Can you people please, at least, sign Prof. Campos's petition asking for honesty in disclosure of job placement? Unless you have no conscience or sense of morals whatsoever, the guilt of facing kids who your enterprise has scammed out of nondischargeable student loan money will get to you. As the great writer said, if you hurt others you hurt yourself. The psychic harm of taking such a revolting and despicable job as law professor will get to you. By signing the petition, you can put yourself squarely on the side of non-fraudulent law school advertising, even if it means some schools will be shut down and some of you will lose your jobs.
Posted by: anon | Sep 22, 2011 11:57:55 PM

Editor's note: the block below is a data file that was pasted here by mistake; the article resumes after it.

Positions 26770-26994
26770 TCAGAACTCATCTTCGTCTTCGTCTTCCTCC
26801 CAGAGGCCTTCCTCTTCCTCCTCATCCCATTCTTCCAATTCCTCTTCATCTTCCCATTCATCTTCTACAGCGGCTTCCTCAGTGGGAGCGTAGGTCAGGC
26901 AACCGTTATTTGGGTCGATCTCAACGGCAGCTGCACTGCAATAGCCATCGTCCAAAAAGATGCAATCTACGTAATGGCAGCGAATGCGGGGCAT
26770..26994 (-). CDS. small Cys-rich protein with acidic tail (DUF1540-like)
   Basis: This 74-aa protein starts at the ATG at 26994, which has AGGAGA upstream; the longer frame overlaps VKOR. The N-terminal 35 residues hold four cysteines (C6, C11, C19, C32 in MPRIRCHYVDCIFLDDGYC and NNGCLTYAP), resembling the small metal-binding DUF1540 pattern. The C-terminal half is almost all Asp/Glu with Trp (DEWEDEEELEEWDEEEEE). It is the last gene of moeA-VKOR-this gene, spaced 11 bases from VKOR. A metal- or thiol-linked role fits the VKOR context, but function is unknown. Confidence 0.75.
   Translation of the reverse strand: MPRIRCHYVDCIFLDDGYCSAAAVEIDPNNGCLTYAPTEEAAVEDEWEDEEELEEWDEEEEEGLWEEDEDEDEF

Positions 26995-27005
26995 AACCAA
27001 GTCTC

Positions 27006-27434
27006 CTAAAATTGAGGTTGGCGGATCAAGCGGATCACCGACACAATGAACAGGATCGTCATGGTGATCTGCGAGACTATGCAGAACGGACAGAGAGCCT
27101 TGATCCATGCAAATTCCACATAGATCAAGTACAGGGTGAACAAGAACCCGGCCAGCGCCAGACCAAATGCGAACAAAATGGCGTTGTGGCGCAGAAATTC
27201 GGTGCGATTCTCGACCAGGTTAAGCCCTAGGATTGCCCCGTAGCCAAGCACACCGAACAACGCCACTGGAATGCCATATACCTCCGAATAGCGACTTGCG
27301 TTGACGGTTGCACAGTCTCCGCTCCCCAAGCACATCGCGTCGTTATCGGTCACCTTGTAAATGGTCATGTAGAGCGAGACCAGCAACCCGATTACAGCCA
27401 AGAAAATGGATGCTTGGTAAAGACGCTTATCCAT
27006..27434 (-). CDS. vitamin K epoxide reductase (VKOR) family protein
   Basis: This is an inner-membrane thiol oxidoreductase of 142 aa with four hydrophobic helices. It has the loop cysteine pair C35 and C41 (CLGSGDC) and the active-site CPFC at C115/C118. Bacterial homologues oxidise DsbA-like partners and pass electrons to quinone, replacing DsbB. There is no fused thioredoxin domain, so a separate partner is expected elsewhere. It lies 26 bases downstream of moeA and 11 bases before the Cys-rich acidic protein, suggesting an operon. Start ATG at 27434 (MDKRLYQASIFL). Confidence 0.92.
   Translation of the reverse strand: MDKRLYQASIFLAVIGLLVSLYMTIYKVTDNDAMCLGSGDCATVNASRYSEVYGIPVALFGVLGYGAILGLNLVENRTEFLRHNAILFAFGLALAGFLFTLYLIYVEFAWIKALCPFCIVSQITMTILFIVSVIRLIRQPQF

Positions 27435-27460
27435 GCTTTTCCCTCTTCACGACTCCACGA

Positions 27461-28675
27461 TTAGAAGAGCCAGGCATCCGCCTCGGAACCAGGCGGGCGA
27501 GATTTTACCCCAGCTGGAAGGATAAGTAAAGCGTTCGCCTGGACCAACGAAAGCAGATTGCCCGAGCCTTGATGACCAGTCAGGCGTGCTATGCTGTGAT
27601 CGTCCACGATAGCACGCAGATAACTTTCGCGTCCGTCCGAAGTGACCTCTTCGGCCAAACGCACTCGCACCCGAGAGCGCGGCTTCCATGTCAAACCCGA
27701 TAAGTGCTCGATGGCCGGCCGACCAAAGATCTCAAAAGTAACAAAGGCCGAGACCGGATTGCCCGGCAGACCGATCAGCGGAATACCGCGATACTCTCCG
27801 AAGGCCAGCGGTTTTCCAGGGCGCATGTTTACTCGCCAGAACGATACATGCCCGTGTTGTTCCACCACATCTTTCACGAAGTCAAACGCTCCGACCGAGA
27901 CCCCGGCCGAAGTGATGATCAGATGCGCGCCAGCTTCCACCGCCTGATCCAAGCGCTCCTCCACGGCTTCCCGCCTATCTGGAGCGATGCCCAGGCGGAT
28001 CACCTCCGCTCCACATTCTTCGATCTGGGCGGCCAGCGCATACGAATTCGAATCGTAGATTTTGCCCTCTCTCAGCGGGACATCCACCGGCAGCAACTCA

The law ought to recognize the concept of "residual doubt."ReplyDelete
No convictions unless proved guilty beyond a reasonable doubt, as everybody knows.
But executions, if we must have them, ought to require a higher standard of proof. No execution unless the defendant is guilty beyond a residual doubt. Furthermore, defendants should be allowed to raise "residual doubt" in the direct appeal, state postconviction, and federal habeas proceedings.
Love the Thursday reference ...ReplyDelete
But Professor, what are you actually proposing, since you don't seem to think current doctrine is "correct," normatively? That actual innocence claims, if cognizable, need not be proven to as high a standard as we currently require them to be? Perhaps, instead of the standard being whether no reasonable juror could find the defendant guilty in light of the new evidence, the standard should be - what? Whether a reasonable jury would find the defendant guilty?ReplyDelete